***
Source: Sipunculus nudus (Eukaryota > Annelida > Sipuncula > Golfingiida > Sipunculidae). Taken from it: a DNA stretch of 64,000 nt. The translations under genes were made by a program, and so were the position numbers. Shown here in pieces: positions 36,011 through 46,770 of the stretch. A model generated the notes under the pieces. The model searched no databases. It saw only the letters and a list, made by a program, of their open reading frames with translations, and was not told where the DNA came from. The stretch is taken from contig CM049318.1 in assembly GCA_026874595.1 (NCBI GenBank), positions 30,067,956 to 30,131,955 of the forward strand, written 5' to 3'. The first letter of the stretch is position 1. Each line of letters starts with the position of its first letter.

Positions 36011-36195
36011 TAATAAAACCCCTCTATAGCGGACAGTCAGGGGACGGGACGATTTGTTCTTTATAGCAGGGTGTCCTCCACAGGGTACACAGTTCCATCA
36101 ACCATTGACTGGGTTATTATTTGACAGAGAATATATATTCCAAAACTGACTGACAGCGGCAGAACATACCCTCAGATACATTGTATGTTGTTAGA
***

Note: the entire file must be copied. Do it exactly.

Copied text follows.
Source: Sipunculus nudus (Eukaryota > Annelida > Sipuncula > Golfingiida > Sipunculidae). Taken from it: a DNA stretch of 64,000 nt. The translations under genes were made by a program, and so were the position numbers. Shown here in pieces: positions 36,011 through 46,770 of the stretch. A model generated the notes under the pieces. The model searched no databases. It saw only the letters and a list, made by a program, of their open reading frames with translations, and was not told where the DNA came from. The stretch is taken from contig CM049318.1 in assembly GCA_026874595.1 (NCBI GenBank), positions 30,067,956 to 30,131,955 of the forward strand, written 5' to 3'. The first letter of the stretch is position 1. Each line of letters starts with the position of its first letter.

Positions 36011-36195
36011 TAATAAAACCCCTCTATAGCGGACAGTCAGGGGACGGGACGATTTGTTCTTTATAGCAGGGTGTCCTCCACAGGGTACACAGTTCCATCA
36101 ACCATTGACTGGGTTATTATTTGACAGAGAATATATATTCCAAAACTGACTGACAGCGGCAGAACATACCCTCAGATACATTGTATGTTGTTAGA